You yourself said in an earlier post about something being a fact then qualified it by "I think", and that sums it all up very nicely indeed.


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Re: Was there serious police failings

Post  platinum on Thu 5 Jan - 12:03

Loopdaloop wrote:
platinum wrote:
matthew wrote:Hi platinum,i highly doubt that gerry removed the fridge for any reason other than it was broke,i thought there were bodily fluids in the boot of the scenic & since madeleine had been missing for so long(from the alarm raised to the hire of the car) that is why the investigation came to the conclusion, that a body had been frozen/stored in refridgeration? no?

Only no body fluids were found in the boot of the car were they? Not absolutely sure about that but have it in mind that there is nothing in the actual files to back it up.

I would be grateful if someone could point me to references from the files to body fluids having been found in the car. I know a little of Gerry's blood was on the keyfob but other fluids I mean. The only references I can find are from Goncalo Amaral not from the files.

This thread, one of my favourites entitled 'more about dna from an expert' will show you that according to USA and British law the fluids found in the boot could be said to be Madelaine Mccann's with a high probability mathematically, furthermore the order of error is 1 for 1 billion so in the eyes of the investigation It is almost impossible it was anyone otherwise.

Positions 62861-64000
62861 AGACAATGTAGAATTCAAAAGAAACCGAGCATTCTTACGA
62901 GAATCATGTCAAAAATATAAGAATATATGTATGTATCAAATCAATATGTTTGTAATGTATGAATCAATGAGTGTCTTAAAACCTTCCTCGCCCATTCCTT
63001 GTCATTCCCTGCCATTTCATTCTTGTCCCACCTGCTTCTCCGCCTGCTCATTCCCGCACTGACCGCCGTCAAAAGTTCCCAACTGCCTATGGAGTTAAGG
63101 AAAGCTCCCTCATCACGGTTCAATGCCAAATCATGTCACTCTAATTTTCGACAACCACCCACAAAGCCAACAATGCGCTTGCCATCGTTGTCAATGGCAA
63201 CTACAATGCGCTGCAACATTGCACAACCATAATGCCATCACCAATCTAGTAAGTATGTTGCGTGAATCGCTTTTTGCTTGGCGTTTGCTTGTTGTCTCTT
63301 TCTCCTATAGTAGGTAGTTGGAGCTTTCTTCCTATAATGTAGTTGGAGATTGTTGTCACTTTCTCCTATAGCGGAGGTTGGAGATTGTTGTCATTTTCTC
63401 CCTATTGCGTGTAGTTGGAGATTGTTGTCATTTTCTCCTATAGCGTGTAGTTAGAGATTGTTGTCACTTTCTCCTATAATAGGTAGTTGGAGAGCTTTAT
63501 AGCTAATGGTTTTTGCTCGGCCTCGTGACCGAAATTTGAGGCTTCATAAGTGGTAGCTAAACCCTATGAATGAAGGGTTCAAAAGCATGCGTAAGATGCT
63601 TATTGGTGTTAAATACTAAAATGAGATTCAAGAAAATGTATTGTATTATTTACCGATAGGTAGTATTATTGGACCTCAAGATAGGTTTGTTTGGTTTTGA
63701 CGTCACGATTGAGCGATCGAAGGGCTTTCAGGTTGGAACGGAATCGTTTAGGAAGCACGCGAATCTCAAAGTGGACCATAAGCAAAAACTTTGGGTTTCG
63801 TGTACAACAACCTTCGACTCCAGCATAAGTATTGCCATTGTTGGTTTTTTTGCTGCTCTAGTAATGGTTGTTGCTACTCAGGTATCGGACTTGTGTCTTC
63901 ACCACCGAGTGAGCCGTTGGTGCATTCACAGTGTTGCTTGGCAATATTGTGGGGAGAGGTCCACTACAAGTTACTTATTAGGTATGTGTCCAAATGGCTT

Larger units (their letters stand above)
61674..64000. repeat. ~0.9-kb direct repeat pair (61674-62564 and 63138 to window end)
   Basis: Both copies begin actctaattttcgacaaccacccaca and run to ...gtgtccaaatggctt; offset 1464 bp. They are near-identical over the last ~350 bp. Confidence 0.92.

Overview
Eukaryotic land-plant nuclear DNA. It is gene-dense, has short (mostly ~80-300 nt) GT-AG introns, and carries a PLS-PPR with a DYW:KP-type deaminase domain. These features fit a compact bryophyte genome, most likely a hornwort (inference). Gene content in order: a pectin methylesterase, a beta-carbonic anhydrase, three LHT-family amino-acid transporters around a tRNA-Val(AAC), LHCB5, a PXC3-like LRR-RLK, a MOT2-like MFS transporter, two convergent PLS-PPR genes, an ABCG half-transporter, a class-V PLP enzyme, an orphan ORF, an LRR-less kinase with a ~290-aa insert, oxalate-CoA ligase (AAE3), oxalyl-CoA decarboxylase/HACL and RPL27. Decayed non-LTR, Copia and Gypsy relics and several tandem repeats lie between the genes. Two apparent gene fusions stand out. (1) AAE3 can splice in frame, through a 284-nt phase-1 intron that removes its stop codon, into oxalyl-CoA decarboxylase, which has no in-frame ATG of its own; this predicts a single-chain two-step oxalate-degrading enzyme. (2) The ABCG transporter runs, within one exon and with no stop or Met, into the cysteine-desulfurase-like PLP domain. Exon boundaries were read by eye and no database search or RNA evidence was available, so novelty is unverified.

http://missingmadeleine.forumotion.net/t12417-more-about-dna-from-an-expert

I have looked at that thread and don't see any references in it to precise parts of the PJ files where I can check what is said.
I am not interested in references to newspaper reports. They are worthless as they have so often been shown to be based on nothing but rumour.

Still waiting for any reference from the actual files to "bodily fluids" other than the blood on the keyfob being found in the car. It may be that I have simply missed it but I have looked and as I say the only actual direct quotes I can find are from Goncalo Amaral but nothing from the files.

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Re: Was there serious police failings

Post  platinum on Thu 5 Jan - 12:18

The End Is Nigh wrote:@platinum:

Couldn't agree with you more about facts vs. conspiracy.

Fortunately, most of us - including yourself, otherwise we wouldn't have your input - concern ourselves with seeking inconsistencies, impossibilities, probabilities and likelihoods from the paucity of facts we have and at the same timer we wonder why on earth nobody has been charged on the bais of the rather more extensive evidence the PJ will have. One of the factors is that it is "insufficient", which does not mean that what there is is pointing anywhere else but in one direction. In the UK, this is often indicated by "We are not looking for anyone else in connection with our enquiries". Over in Portugal, it seems more a case of "show me the body".